I helped her in the shop and I bought myself some little things I might be needing in my new life: a pair of soft, black leather gloves, a pink silk scarf to brighten up my best grey coat, a couple of pairs of good nylon stockings – fine and almost flesh-coloured – and a blue Viyella nightie with little rosebuds all over it. I still have that. It’s warm and comfortable to wear, though the rosebuds have washed off.

My mother was right. He came back – the week before Christmas.

He just walked into the shop one afternoon, no warning at all. There were three customers waiting to be served, but he paid no heed. He came in the door, round the back of the counter, took me by the shoulders and kissed me.

‘Here I am,’ he said, ‘come to fetch you away with me.’

‘Glory be to God,’ said my mother from the other side of the counter, ‘didn’t
I tell you he’d come?’

So we left Glasthule on the fifteenth of January on the Mail boat and I was so sick I didn’t think I’d last the journey. No one had told me that that might happen. As we were steaming up the Mersey, wrapped in damp mist, I threw away my new pink scarf because of the horrible smell that came from it. It fluttered behind us for a while like a pink bird and then drifted down into the water. ‘Yerrah,’ he said to me, ‘what did you do a thing like that for?’

I must have been feeling a little better because I laughed and he blushed.

It was a nice little place he had rented. It had been a grocery shop but the old man who owned it had died, so there was a hard core of customers there already, and my cousin Judy lived in Shepherd’s Bush, only a ten-minute walk away, so I didn’t feel too lonely. And the church was handy, not that I was a great church person, but I liked the comfort of being able to pop in for a few minutes when I needed to. He, as I think I said before, never darkened the door.

We lived over the shop; well, all round the shop. There were two rooms upstairs and a kitchen and living room out the back, next to the store. That was a nice room, with a big stove that opened up so that you could see the flames and benefit from the warmth.

We didn’t bother much with London, except when my mother would come over for Christmas and I would get him to mind the shop and I would take her to see the Changing of the Guard or the Tower of London. She liked to get around to see the sights and the passing crowds. She liked the big shops too, like Harrod’s and Peter Jones; she could spend hour upon hour wandering and staring. In those days there was nothing like those big shops in Dublin. Liberty’s was her favourite. We would walk through that shop and she would give little cries of pleasure and excitement and put out her hand and touch the silks and velvets – run her fingers down the stuff slowly, like you might see a man on the pictures run a hand over a woman’s skin.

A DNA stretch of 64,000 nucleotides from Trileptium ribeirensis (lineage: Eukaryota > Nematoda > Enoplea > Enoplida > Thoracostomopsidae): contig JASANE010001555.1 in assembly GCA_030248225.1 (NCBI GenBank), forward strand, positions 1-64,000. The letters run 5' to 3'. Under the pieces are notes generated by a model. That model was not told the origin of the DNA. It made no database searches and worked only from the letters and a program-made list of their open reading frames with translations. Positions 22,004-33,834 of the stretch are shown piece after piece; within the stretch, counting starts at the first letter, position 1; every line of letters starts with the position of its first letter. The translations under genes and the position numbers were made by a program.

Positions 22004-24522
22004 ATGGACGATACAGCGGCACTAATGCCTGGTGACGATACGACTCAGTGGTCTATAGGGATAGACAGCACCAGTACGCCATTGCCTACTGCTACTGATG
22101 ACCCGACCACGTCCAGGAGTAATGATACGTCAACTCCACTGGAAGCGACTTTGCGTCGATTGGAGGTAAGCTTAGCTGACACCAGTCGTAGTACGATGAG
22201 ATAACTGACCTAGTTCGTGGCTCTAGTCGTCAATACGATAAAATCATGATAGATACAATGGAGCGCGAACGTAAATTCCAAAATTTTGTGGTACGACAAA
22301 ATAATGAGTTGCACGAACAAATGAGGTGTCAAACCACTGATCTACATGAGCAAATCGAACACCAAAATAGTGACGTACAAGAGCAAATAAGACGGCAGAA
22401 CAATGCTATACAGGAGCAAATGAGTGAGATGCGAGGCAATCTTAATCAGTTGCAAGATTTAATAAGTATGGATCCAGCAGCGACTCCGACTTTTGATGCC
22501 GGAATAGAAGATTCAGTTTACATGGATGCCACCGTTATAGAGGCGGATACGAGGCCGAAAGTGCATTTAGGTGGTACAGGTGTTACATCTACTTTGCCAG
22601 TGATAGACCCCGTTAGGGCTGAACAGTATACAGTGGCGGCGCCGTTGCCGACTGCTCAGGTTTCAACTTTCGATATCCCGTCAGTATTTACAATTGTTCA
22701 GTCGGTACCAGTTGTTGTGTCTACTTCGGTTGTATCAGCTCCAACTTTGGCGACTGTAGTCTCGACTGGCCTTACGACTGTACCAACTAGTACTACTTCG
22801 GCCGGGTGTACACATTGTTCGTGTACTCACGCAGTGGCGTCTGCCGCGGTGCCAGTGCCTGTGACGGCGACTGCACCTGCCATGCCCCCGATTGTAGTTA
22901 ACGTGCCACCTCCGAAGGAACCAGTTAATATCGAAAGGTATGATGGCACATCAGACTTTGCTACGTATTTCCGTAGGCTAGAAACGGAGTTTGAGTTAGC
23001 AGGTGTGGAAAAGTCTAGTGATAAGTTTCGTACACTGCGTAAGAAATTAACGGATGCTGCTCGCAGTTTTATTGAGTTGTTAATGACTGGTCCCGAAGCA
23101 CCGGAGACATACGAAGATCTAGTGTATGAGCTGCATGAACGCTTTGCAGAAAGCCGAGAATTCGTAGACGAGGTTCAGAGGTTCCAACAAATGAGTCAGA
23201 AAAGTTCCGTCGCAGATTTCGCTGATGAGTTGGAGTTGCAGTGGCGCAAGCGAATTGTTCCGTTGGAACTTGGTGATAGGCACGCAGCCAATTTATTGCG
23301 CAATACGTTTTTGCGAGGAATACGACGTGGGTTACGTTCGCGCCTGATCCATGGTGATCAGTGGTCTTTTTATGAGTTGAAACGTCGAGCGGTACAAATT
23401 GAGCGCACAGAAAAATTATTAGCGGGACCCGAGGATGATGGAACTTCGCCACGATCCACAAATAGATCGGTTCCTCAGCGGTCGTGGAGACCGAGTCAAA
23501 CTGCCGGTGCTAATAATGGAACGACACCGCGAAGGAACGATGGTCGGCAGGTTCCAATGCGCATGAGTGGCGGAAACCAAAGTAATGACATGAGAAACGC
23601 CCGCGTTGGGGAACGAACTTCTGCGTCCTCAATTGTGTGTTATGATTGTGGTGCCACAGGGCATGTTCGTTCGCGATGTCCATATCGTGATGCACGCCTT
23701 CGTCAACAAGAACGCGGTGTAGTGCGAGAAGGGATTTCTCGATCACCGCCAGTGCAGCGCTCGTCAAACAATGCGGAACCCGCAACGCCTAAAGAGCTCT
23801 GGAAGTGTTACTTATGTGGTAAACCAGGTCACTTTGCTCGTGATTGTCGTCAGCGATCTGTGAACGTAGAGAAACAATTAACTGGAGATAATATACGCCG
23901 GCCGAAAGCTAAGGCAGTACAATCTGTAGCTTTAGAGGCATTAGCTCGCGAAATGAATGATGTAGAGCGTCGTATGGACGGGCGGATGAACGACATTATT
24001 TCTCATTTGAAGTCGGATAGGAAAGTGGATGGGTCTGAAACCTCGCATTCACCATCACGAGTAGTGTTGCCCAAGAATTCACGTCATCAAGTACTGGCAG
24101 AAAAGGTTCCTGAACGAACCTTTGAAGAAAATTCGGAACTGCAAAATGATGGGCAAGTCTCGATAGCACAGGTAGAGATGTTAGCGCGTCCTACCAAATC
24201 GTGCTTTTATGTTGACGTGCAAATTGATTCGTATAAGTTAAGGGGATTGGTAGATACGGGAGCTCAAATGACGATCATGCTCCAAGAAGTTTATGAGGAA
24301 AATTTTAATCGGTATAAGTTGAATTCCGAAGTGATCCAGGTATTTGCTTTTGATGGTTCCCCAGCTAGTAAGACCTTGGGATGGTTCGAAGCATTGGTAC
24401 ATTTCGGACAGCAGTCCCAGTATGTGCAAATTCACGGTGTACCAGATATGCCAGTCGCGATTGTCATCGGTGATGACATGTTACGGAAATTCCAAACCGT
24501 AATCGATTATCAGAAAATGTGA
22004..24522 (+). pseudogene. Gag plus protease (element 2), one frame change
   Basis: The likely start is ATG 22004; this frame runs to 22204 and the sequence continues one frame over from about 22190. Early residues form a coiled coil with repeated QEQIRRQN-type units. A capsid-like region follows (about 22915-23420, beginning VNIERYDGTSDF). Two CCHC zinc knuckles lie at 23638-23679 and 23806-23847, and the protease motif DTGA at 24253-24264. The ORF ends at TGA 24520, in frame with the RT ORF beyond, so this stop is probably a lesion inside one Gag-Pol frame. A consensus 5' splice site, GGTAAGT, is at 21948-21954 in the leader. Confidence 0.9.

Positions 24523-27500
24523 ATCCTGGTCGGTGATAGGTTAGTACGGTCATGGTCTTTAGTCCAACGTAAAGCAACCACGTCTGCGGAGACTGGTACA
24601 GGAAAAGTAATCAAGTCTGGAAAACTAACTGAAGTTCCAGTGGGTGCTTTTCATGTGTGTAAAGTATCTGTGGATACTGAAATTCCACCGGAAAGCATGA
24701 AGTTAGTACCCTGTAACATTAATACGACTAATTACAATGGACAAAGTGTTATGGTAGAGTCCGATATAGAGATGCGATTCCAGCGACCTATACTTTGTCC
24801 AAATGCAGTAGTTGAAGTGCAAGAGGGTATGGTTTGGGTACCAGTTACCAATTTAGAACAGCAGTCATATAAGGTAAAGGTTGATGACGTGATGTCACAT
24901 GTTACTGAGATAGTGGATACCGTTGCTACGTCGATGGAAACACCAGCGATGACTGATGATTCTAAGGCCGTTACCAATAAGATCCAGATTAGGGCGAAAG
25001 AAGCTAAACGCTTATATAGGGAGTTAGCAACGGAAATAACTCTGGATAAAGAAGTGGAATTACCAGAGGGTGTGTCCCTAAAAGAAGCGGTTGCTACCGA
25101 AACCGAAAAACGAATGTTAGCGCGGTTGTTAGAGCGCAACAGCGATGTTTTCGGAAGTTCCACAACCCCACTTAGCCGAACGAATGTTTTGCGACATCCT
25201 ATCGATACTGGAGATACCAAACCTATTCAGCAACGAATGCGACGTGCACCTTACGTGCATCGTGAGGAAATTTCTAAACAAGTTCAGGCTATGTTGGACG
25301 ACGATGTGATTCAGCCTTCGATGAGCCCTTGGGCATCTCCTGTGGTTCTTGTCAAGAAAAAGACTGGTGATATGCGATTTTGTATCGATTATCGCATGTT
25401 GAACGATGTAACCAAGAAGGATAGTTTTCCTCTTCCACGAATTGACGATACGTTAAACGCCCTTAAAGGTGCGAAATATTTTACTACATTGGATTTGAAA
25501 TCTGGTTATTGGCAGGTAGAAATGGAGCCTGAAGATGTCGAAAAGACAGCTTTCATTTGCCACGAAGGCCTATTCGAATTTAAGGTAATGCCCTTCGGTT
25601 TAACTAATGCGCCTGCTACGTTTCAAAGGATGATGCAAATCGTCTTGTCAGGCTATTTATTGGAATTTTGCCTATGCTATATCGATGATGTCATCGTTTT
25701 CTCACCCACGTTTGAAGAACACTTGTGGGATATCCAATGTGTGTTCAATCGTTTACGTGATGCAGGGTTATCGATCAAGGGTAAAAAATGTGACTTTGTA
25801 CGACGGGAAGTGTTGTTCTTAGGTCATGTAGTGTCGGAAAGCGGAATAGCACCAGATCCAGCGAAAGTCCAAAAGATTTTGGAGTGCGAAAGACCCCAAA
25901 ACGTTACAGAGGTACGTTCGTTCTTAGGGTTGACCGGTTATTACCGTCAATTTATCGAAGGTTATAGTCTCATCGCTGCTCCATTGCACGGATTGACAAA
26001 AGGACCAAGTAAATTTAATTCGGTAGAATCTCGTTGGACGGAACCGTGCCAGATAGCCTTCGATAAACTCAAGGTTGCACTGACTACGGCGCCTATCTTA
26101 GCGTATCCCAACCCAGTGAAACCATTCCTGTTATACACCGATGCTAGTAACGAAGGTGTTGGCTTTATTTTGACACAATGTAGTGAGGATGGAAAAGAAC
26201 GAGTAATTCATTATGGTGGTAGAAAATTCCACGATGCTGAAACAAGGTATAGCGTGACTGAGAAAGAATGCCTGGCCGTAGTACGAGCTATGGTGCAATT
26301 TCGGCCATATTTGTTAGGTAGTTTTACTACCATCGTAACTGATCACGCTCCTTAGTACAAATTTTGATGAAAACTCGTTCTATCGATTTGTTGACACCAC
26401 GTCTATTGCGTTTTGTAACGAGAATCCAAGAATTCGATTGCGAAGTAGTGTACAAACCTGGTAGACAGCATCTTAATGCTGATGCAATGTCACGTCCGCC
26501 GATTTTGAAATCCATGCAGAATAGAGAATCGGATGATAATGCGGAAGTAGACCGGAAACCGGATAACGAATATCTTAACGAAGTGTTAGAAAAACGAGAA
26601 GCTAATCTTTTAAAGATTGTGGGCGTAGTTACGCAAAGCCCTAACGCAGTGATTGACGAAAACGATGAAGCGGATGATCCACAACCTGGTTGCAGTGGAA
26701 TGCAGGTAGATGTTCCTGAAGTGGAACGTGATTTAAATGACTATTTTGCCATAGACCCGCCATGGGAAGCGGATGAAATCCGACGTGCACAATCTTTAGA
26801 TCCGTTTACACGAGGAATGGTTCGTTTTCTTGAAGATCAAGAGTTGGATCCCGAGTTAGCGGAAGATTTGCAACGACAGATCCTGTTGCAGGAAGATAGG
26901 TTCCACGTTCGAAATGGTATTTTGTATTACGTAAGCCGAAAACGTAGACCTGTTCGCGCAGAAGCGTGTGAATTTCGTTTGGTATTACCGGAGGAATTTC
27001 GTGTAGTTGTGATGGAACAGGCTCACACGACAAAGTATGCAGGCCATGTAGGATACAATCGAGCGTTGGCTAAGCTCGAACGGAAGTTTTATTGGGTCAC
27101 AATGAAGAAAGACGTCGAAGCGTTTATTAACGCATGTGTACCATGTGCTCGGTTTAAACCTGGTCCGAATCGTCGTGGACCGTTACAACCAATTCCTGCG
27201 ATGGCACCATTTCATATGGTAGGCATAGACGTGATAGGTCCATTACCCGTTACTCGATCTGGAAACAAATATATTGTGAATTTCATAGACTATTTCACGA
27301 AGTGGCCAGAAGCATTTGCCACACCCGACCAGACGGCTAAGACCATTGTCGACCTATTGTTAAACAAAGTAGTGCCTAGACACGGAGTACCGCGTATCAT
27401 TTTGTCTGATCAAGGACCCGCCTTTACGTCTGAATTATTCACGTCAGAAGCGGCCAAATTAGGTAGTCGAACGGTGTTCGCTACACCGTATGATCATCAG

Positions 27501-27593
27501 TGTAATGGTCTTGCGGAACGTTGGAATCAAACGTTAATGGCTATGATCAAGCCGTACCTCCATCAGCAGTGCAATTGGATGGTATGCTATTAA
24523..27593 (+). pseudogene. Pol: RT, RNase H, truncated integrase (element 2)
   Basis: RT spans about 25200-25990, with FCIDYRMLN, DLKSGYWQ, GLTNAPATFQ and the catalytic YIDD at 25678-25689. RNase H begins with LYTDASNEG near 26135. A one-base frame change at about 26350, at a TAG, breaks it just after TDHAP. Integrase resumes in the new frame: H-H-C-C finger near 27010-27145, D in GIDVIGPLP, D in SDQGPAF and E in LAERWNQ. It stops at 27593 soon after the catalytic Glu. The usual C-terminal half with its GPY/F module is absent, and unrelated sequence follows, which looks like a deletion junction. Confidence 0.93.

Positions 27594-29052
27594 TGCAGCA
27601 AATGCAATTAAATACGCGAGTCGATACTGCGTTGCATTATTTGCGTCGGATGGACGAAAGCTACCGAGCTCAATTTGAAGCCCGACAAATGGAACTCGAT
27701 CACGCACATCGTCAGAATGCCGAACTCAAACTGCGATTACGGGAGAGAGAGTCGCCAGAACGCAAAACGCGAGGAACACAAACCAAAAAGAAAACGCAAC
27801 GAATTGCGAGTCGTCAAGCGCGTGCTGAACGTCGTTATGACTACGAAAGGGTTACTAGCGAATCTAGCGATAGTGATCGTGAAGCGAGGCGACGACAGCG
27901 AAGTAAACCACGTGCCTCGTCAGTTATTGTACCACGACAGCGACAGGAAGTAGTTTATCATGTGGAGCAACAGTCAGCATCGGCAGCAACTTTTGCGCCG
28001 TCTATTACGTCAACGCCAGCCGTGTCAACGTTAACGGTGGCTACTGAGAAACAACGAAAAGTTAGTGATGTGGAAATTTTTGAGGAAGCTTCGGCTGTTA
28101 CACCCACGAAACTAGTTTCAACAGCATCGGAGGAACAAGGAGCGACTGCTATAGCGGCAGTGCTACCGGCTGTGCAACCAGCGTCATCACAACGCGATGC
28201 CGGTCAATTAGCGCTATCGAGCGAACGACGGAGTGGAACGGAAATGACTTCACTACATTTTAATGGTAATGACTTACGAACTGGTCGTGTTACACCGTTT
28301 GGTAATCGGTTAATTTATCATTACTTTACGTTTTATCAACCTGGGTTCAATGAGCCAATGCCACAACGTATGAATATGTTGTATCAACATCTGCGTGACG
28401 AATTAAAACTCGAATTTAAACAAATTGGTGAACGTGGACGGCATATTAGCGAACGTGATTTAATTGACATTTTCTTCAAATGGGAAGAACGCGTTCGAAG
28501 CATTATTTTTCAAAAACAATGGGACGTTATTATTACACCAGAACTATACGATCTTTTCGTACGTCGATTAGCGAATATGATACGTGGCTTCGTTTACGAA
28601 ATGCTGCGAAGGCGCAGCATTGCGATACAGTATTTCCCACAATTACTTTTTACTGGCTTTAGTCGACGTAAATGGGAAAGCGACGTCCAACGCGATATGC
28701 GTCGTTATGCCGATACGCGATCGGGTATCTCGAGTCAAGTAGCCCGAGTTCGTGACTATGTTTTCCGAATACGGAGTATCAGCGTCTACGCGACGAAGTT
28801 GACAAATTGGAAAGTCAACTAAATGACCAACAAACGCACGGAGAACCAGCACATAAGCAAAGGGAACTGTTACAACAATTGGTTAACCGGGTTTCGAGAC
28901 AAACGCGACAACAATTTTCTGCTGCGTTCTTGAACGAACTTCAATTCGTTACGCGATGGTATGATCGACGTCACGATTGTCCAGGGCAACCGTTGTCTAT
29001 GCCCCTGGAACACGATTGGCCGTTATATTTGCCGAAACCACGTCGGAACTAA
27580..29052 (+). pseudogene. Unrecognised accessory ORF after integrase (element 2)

‘If I was rich,’ she would whisper to herself, ‘if I was rich.’

I bought her a tiny cushion there one year for Christmas. It cost a fortune. A gold velvet cusion, like you might put a glass slipper on. Her fingers shook as she opened the parcel. ‘Liberty’s’ was written on the outside and it was tied with a black silk ribbon that she neatly coiled round her fingers as she opened the package and then slipped into her bag. She sat staring at the cushion for a long time without speaking and when she eventually looked at me her eyes were filled with tears.

‘It is the most beautiful present that anyone has ever given me,’ and she reached across the table and touched my hand.

I was mortified that I hadn’t done it earlier.
Yes, mortified.
That was her last Christmas.
He liked her.

He always made a bit of an effort when she came over. He would sit at the table for supper and even chat to her. He liked to hear the news of Glasthule. She knew it all – who had had a baby and who had died; whose son had gone to Boston and who was walking out with whom. The old shops were disappearing now. That depressed her. Boutiques were taking over, Italian shoes in the windows and the odd expensive dress that she wouldn’t have been seen dead in. There was a wine merchant rather than an off licence and a very expensive fish restaurant. People went to Dun Laoghaire in their cars now to the supermarkets. She didn’t like that. She saw no future for people like herself, so she had sold her shop to a woman who ran a second-hand bookshop and she remained on upstairs until the day she dropped dead among her messages.